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When the ground slips out from under the feet

22 February 2017
Farmers from Kabardino-Balkaria (OC Media/Aslan Urumov)

Officials in Kabardino-Balkaria are using a complex, illegal scheme to seize agricultural land from local farmers. These powerful and connected people are lining their own pockets, and in the process depriving farmers of their basic means of making a living.

Villagers from Kabardino-Balkaria are speaking out openly against what they describe as a gross violation of Russian law, including the constitution, which guarantees them the right to use the land. Today, the lion’s share of former collective farms and public land in Kabardino-Balkaria is owned by high-ranking officials and their relatives.

For several years, residents of Nartan, a village in the Chegem District of Kabardino-Balkaria, have been fighting to regain land that was taken away from them by a group of people acting in their own interests, with the protection of the state.

After the collapse of the Soviet Union and its collective farming system, land in Nartan which was once a community possession organised in a local collective farm was arbitrarily given to the newly created ‘Experimental Production Farm (OPKh) Nartan’ and declared federal property. However, there is no documentary evidence that there was ever any reorganisation of the collective farm.

According to registration documents, the function of OPKh Nartan is to cultivate locally adapted corn and to distribute it to farms in Chegem District, as well as conducting research. However, since 1992, nothing has been grown on the farm and no research has been conducted.

In 2010, the farm declared bankruptcy with debts amounting to ₽14 million ($240,000). Bankruptcy proceedings have already lasted for more than six years. ‘Why? Because the bankruptcy trustee delays bids instead of organising an auction’, says Adam Medaliyev, a villager from Nartan.

Medaliyev explains that the bankruptcy trustee has been violating the law on state municipal enterprises. Moreover, the fee charged to subtenants is several times higher than the amount that is being taxed. Why, with this violation — and many others — has the bankruptcy trustee been left unpunished for so many years? Medaliyev believes that he’s being protected by corrupt officials from the region’s administration, which is fused with business structures. In particular, he cites S A Ashinov — head of the regional Federal Property Management Agency — who is under investigation for allegedly crossing paths with law enforcement regarding OPKh Nartan. Ashinov faces up to four years in prison.


Meanwhile, large plots of 400–1,500 hectares are being subleased to people associated with the corrupt scheme. There is no land for local people, who want to rent or subrent small plots of 2–5 hectares. According to Medaliyev, all of this is already under investigation and he hopes for a positive outcome.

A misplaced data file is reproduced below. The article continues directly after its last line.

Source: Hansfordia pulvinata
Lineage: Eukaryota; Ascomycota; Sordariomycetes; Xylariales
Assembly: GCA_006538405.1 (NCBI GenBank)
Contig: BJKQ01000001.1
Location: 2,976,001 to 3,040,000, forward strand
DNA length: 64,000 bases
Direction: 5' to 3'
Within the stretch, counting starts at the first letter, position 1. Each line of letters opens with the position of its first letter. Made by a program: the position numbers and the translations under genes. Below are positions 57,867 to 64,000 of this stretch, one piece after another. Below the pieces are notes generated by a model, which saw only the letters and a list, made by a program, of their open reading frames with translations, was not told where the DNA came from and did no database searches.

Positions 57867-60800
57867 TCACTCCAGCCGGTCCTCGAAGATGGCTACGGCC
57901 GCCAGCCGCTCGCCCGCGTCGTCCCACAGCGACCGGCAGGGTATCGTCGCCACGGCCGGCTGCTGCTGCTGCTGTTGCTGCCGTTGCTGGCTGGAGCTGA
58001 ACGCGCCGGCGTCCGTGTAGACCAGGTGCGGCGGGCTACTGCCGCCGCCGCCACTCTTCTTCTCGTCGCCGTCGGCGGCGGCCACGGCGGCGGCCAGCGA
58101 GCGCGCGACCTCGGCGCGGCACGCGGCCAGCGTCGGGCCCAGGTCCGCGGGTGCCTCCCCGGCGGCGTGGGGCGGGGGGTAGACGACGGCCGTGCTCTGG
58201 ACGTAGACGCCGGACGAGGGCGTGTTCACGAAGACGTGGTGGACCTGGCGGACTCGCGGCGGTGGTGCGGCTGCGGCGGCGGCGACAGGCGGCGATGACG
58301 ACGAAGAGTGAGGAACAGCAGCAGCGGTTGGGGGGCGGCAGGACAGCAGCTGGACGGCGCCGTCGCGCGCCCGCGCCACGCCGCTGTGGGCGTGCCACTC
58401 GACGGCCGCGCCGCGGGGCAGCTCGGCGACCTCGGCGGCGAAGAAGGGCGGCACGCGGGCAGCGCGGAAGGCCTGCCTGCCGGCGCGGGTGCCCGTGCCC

‘Even before the auctions, the land was transferred to large tenants — employees of the municipality or influential officials’, Medaliyev says. ‘Now auctions are being held, but they auction too large plots (100–1,000 hectares) and they put forward conditions for 100% prepayment for the land. A farmer isn’t able to rent a large area and isn’t able to pay 100% of the price outright. Therefore, we believe that the auctions in this form are not a panacea.’

Medaliyev says that the major tenants are government officials from the district administration, in the Parliament of Kabardino–Balkaria, and in other local power structures, but the land is formally registered to nominees. Everyone knows about this, but it is impossible to prove their involvement in court. Meanwhile, people and their families are left without land, and consequently, without work or a livelihood.

‘We, the residents of the rural settlement of Nartan, believe that we are being illegally deprived of the opportunity to use public collective land’, Medaliyev continues.

The land is slipping from under our feet, and not only for farmers in the Chegem District of Kabardino–Balkaria. Over recent years, according to land-deprived farmer and horse-breeder Ibragim Yaganov, a group of people using practically the same scheme have caused other farms to go bankrupt before selling them off, including pedigree stud farm, Kabardinsky, and the Kotlyarevsky collective farm in Maysky Region.

In 2013, there was a confrontation between farmers and local authorities in a number of settlements of Terek District. The problem was the same — peasants could not use the land. Collective farmland was handed to a small group of long-term tenants in the 1990s (for 49 years with the right to prolong the lease); this way they became large landowners. This has left people from the villages of Krasnoarmeyskoye, Verkhny Akbash, Verkhny Kurp, and Botashi, without livelihoods.

In the majority of villages in the Kabardino-Balkaria, only rural teachers, doctors, and administration officials have means to support their livelihoods, as they receive salaries. The rest are unemployed and the land is the only means for them to feed themselves and their families.

One villager from Verkhny Kurp, Askerbi Ashkhotov, describes the plight of the villagers.